Project Management

4 Steps to Create Universal Process Standards in Project Management

When you keep project processes controlled inside your bubble, it might feel like everything is more convenient that way. But if it is convenient only for your team and not for the greater organization, then you may be hurting the bottom line. In an article for Project Times, Ivan Seselj discusses the big challenges organizations face in establishing project process standards.

Uniting the World

Globalization has struck even small businesses, making standardization a hot-button issue for organizations. Do you standardize for the sake of common language, or do you let people do what feels right for the occasion and the region? Often, standards are set into place but not really enforced, or enforced so loosely that they might as well not exist. Seselj finds three common ways that businesses try to approach process standardization:

  • Create standardized processes only at a high level
  • Create mega-processes that include every possible variation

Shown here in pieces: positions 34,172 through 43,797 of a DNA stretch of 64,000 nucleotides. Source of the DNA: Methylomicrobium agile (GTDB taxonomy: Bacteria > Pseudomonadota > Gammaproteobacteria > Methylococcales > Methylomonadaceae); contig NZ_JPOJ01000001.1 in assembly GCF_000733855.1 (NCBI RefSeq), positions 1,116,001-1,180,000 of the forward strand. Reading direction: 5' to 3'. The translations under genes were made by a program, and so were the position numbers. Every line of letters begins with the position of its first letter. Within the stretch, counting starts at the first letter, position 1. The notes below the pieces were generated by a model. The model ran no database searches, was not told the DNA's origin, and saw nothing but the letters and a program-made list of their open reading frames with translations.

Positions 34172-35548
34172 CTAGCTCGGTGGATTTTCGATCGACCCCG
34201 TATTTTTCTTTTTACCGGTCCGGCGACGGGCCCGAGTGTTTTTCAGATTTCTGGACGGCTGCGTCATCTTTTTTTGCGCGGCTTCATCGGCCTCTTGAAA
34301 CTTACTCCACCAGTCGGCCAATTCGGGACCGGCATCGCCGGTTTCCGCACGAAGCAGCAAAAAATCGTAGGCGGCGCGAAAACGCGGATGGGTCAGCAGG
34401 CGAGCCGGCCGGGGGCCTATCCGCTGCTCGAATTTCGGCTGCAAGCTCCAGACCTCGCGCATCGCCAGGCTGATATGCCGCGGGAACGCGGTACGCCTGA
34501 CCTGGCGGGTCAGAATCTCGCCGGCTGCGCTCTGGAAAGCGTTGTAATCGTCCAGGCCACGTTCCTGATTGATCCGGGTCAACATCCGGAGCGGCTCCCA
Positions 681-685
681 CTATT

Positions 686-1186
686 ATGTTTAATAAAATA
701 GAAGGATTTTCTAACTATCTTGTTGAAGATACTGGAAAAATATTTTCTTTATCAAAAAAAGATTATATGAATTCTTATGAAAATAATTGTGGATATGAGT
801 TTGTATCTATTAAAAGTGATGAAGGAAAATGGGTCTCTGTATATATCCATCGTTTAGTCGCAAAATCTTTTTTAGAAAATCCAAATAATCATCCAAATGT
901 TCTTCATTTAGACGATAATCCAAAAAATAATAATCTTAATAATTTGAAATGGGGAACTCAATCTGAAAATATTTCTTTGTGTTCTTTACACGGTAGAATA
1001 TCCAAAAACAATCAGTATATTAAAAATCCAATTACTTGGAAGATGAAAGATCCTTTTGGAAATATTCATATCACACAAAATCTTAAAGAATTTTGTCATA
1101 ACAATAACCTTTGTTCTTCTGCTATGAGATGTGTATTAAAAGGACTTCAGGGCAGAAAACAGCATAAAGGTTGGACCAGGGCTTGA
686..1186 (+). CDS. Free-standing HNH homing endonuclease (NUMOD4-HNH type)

• Allow owners to create their own individual processes

In the first scenario, the processes created prove not very useful because they are not supported by lower-level processes that would have provided important context to the higher-level ones. In the second scenario, processes created are typically so dense and complex that teams do not bother abiding by them. And in the third scenario, chaos basically reigns as people are allowed to do their own thing. None of these sound like especially effective solutions.

However, Seselj still sees a path by which worthwhile standards can be established:

  1. An organization must agree on standard processes owned by global process owners.
  2. Teams must be able to select the variation they seek through a listing or automated sorting.
  3. Organizations must build a global reporting capability so it can be seen what variations exist for each process.
  4. Implement process variant costing and timeframe tracking so cost differences between process variations can be understood.

Here is some additional information on that first step:

These will form a platform against which to consider local variations. Local process variations cannot be created haphazardly. Rather, they must be established only off of the base of standard processes, with all variations highlighted and visible against the core processes. Businesses must also have the ability to compare these variations to the standard process and contrast the impact of each process variation.

You can view the original article here:

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